Hot water also runs into a cove area - but if you want to join the local sea swimmers you can head out into the bay for an ice-cold swim. There are numerous potential health benefits - but be careful. The Nauthólsvík website has the following words of advice regarding sea swimming:

"Swimming in cold water is said to boost the immune system and have various health benefits.  However, it can be dangerous for an untrained person.  Here are some guidelines that we ask you to follow:

  1. Never swim alone. Always have a partner with you.
  2. Always watch your partner. Monitor their condition by speaking regularly.
  3. Don’t go too far from the coast.
  4. Don’t start swimming until you have started to breathe normally and stay for small periods of time, to begin with.
  5. Recognize the possible symptoms of hypothermia.
  6. Listen to your body.

In case of an emergency, dial 112. The staff can not ensure the safety of guests while in the sea."

The opening hours during the summer are from 10 AM to 7 PM

Ice Cream

One of Iceland’s staples is having ice cream on the weekend, on a sunny day, or just because! You can join in the fun and enjoy a soft-serve ice cream, a milkshake, or something called a “bragðarefur” which is a blend of sweets and ice cream mixed in a blender. Icelanders enjoy taking their ice cream in a stroller, but if the weather is not all that great (it very often isn’t), then you can do as they do and take it with you for a drive. Some notable ice cream establishments include Reykjavik: Ísbúð Vesturbæjar, Huppa, Skúbb, Valdís and Ísbúðin Laugalæk.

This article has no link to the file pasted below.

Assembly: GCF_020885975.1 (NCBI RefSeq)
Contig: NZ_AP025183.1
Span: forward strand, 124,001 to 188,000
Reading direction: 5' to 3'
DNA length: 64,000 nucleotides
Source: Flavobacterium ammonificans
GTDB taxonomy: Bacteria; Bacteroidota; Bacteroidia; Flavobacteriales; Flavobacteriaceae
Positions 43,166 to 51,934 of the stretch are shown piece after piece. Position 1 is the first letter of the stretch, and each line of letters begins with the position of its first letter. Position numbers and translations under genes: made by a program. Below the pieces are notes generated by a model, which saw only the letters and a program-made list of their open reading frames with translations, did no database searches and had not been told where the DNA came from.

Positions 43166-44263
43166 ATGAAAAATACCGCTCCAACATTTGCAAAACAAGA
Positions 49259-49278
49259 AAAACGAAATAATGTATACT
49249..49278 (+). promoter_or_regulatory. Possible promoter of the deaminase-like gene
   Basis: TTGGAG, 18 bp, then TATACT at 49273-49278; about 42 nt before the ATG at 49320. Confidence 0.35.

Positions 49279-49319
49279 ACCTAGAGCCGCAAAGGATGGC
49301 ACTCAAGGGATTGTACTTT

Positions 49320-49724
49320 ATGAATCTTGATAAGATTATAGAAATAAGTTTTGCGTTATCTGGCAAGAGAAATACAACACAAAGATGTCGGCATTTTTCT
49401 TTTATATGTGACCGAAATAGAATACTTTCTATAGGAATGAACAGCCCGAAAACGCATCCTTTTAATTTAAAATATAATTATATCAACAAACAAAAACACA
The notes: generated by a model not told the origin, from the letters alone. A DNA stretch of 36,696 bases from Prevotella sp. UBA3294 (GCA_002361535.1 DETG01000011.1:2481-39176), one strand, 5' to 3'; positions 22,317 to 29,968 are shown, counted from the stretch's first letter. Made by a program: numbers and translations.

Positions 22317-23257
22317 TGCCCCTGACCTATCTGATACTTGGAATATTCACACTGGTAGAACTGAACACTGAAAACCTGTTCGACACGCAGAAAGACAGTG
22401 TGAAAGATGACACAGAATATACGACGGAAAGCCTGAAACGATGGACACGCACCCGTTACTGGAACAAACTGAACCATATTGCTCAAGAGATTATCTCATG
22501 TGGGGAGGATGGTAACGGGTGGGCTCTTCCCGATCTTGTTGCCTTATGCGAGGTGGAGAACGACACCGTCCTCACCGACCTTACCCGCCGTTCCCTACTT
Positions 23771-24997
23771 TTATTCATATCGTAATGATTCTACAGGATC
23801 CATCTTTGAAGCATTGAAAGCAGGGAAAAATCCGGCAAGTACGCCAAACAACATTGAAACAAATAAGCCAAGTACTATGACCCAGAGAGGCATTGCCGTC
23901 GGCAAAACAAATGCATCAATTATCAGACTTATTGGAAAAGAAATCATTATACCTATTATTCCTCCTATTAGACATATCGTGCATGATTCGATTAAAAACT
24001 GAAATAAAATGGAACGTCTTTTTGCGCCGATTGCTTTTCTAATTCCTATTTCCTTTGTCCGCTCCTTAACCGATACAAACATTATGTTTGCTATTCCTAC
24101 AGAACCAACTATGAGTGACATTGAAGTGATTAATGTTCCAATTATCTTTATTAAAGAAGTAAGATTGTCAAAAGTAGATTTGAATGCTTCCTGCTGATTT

Hallgrímskirkja + Leifur Eiríksson statue

At the top of Skólavörðustígur, you will be face-to-face with Leifur, a.k.a. “Leif the Lucky” Eiríksson, a Viking pioneer who discovered North America before Columbus. This statue was a gift to Iceland from the United States in 1930 on the occasion of the 1000-year anniversary of Alþingi, or Parliament.

Just past the majestic statue of Leifur is Hallgrímskirkja, the largest church in Iceland and the tallest building in Reykjavík. You could say that Hallgrímskirkja stands guard over Reykjavík. The church is both a parish church and is also considered a national sanctuary in Iceland. 

The church is named after the 17th-century clergyman Hallgrímur Pétursson, author of Hymns of the Passion. Hallgrímskirkja is an Evangelical-Lutheran church and is a part of the Evangelical Lutheran Church of Iceland. Hallgrímskirkja is one of the most visited places by tourists in Iceland, with thousands of people visiting the church every day. Admission to the church itself is free, and for a small fee ( ISK 100 for children and ISK 1000 for adults you can take an elevator to the viewing tower, which gives an amazing panorama of downtown Reykjavík.